Forensic Limnology and Entomology
Identify and Reliably Document Biological Species From Forensic Investigations
As an expert in these fields your task is to unquestionably identify and reliably document biological species from forensic investigations with the help of optical magnification. These can stretch from nano- to micro- and macroscopic observations of certain unique characteristics of the form and surfaces of the specimen.
In forensic limnology your work usually focuses on diatoms. These micro algae can help to confirm or exclude drowning as diatoms can make their way to various organs when inhaling sea or fresh water. With their high phylogenetical diversity and well over 75.000 named taxa living in diverse and highly specific ecosystems the location of drowning or exposition of cloth to water can often be narrowed down quite precisely. After isolating the diatoms highly intricate patterned silica shells from tissue, light and/or electron microscopy imaging and documentation will follow. High-quality imaging data with good contrast and resolution enable reliable comparative analysis against diatom maps.
Forensic entomology in a medicolegal or medico criminal context focuses on insects that colonizes human tissue under certain conditions. Forensic entomology involves estimating the age of insects developing on human tissue; specifically, it involves estimating the time of colonization or time when eggs or larvae are deposited on the remains (called the minimum time since colonization) and the time elapsed since insect activity began (called the postmortem interval, or PMI).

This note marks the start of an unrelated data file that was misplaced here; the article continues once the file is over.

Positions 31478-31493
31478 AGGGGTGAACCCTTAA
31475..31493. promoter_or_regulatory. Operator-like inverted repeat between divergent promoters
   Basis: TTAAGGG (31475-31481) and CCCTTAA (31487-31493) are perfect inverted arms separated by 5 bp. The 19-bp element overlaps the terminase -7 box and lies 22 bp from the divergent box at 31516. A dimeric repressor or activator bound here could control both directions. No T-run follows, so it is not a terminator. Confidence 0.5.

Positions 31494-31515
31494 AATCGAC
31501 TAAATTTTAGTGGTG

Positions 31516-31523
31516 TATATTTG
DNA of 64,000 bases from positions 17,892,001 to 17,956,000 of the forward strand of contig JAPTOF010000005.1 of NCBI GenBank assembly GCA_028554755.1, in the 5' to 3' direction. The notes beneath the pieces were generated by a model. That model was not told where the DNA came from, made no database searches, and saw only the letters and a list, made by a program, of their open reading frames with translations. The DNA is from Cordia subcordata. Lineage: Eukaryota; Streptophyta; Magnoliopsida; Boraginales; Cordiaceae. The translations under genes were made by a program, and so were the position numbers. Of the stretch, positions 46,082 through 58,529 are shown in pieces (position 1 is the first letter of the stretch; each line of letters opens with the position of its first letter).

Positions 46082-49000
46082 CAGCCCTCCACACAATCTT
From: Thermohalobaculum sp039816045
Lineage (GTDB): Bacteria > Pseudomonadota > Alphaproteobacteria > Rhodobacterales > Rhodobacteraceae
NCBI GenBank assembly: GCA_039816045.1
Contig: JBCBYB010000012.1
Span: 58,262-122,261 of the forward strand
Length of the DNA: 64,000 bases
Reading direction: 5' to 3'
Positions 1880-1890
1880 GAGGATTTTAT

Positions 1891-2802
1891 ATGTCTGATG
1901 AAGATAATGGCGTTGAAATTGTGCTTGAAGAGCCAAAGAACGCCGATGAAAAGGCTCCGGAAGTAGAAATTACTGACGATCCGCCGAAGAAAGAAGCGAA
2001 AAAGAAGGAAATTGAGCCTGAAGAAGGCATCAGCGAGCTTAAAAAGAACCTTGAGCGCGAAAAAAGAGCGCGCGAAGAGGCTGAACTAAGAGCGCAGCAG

Larder beetle, Dermestes ladarius on meat, this beetle can be a pest on animal products, forensic entomology
Blowfly, Calliphora vicina, drinking portrait cECP 2020, forensic entomology
Forensic entomology in a medico criminal context is often used to:
- Establish the geographical location of death
- Associate the victim and suspect to each other
- Identify the sites of trauma
- Determine time of death
- Provide alternative toxicology and DNA samples
While distinguishing the mature insect is often relatively simple the eggs, maggots (larvae) and pupa may look similar. Stereo microscopes allow a detailed dimensional view on such specimen. Without any need for sample preparation living specimen can be observed and findings recorded at any time of the lifecycle. Automated zoom microscopes and electron microscopes can provide an even higher level of documentation by improved resolution for even the most difficult samples.